Westpac raises fixed rate mortgages
THREE YEAR: Up 0.21 percentage points to 2.29 per cent
FOUR YEAR: Up 0.1 percentage points to 2.69 per cent
FIVE YEAR: Up 0.1 percentage points to 2.99 per cent
‘CBA has abandoned its efforts to keep at least one fixed rate under two per cent.
‘While a rate starting with a “one” is a great marketing tool, it was clearly unsustainable for the bank.
‘Despite yesterday’s hikes, Westpac still has two fixed rates under two per cent, however, in this climate, it’s hard to see these rates sticking around for much longer.’
Westpac on Thursday hiked its fixed rates, raising three-year mortgages terms by 0.21 percentage points to 2.29 per cent.
Four-year fixed rates increased by 0.1 percentage points to 2.69 per cent and five-year fixed rates went up by 0.1 percentage points to 2.99 per cent.
Reserve Bank Governor Philip Lowe on Tuesday hinted the cash rate, now at a record low of 0.1 per cent, could be raised in 2023 instead of 2024.
The RBA’s statement on monetary policy, released on Friday, contained updated forecasts on inflation.
It is now expecting underlying inflation, without volatile items like petrol, to grow by 2.25 per cent by June 2022.
Westpac, Australia’s second biggest bank, is now expecting property prices to surge in 2021 before slowing next year and falling in 2023
As recently as August, it was expecting core inflation to grow by just 1.5 per cent by the middle of next year.
Inflation more firmly within the RBA’s two to three per cent target increases the chance of an early rate rise.
High borrowing costs as Australia emerges from Covid restrictions also means a slowdown in property price growth.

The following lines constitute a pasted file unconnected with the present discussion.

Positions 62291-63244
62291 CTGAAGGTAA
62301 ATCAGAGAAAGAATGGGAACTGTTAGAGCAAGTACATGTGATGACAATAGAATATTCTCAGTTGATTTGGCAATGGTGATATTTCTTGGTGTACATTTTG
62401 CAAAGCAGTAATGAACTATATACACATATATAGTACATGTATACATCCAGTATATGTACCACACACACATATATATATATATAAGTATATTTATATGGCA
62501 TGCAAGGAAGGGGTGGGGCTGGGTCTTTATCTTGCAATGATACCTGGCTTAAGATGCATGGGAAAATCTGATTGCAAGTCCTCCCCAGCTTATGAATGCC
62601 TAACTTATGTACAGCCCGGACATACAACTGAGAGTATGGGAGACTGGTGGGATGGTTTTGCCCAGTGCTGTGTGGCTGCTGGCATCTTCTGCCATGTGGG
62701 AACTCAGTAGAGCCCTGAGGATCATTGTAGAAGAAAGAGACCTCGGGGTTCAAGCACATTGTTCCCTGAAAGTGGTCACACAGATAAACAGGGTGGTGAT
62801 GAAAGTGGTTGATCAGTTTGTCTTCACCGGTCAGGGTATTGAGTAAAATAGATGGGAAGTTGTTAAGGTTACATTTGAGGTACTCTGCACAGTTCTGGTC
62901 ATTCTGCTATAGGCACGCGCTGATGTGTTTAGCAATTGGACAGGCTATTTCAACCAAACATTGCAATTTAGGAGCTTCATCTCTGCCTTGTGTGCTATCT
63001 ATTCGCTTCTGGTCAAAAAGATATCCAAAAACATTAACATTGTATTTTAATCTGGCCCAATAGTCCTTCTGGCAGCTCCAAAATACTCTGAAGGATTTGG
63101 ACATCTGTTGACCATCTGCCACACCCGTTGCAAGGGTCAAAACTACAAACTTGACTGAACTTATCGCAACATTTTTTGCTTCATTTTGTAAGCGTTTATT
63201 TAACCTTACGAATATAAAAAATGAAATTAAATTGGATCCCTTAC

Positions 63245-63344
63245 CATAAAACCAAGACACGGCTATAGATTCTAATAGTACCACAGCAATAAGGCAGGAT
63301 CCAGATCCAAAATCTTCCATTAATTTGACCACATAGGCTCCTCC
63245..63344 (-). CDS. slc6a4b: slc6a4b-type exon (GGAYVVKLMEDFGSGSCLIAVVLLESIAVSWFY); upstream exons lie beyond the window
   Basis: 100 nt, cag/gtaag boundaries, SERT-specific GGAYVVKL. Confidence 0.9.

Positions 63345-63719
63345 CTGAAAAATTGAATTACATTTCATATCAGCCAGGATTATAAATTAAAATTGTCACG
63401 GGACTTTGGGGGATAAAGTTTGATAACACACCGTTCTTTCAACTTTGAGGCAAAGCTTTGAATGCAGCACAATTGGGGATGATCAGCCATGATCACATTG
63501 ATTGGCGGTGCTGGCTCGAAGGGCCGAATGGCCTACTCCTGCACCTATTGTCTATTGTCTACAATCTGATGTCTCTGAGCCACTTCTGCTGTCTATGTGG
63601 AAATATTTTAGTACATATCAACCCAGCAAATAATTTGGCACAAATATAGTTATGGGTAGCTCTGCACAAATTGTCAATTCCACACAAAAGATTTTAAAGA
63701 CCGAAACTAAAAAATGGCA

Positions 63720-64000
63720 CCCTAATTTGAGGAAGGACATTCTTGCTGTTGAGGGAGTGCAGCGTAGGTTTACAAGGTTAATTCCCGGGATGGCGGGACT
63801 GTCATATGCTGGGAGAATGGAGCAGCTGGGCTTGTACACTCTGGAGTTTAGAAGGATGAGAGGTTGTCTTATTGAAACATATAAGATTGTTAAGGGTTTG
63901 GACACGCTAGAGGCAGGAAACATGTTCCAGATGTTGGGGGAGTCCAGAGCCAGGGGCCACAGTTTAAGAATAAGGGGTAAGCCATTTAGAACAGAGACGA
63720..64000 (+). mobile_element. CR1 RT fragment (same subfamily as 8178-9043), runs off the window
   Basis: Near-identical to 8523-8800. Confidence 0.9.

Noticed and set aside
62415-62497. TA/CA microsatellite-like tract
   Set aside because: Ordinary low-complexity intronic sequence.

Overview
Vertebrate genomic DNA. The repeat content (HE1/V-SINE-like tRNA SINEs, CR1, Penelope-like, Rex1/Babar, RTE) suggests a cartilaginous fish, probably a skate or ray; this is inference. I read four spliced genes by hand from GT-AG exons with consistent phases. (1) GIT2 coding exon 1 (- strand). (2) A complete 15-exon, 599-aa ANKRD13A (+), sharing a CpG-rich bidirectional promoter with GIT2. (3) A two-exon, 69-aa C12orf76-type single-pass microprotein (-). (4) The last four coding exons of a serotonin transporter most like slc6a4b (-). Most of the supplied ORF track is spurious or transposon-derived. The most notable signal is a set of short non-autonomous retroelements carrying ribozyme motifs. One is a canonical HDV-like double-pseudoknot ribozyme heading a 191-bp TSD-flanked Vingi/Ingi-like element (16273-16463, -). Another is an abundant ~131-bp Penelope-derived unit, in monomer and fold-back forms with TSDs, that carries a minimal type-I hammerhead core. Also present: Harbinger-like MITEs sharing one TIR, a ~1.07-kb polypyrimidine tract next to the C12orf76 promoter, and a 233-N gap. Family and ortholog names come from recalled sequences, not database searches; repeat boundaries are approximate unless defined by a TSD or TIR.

Westpac expected Sydney property prices to rise to by 27 per cent in 2021 before dramatically slowing a 6 per cent in 2022, followed by a 6 per cent drop in 2023.
It forecast Melbourne real estate values increasing by 18 per cent in 2021 before slowing to 8 per cent in 2022 and falling by 6 per cent in 2023.
RateCity research director Sally Tindall said ANZ and National Australia Bank were expected to also raise their fixed rates in coming days after the Reserve Bank this week declared it was more concerned about inflation
Australia wide, property prices were expected to climb by 22 per cent in 2021 before slowing to 8 per cent in 2022 and falling by 5 per cent in 2023.
A stronger economy usually coincides with inflationary pressures and therefore rising interest rates.
The Reserve Bank is now expecting unemployment will fall from 4.6 per cent, as of September, to 4 per cent by June 2023 for the first time since August 2008.
Australian wages grew by just 1.7 per cent during the last financial year but the RBA is now expecting pay levels to increase by the long-term average of 3 per cent by the end of 2023 for the first time in a decade.
CommSec chief economist Craig James said a faster vaccination pace had created a new problem – inflation.
‘Given the fast vaccination take-up rates across Australia and reopening of the south-east of the country, the RBA has upwardly-revised economic growth and inflation forecasts and downwardly-revised the jobless rate expectations,’ he said.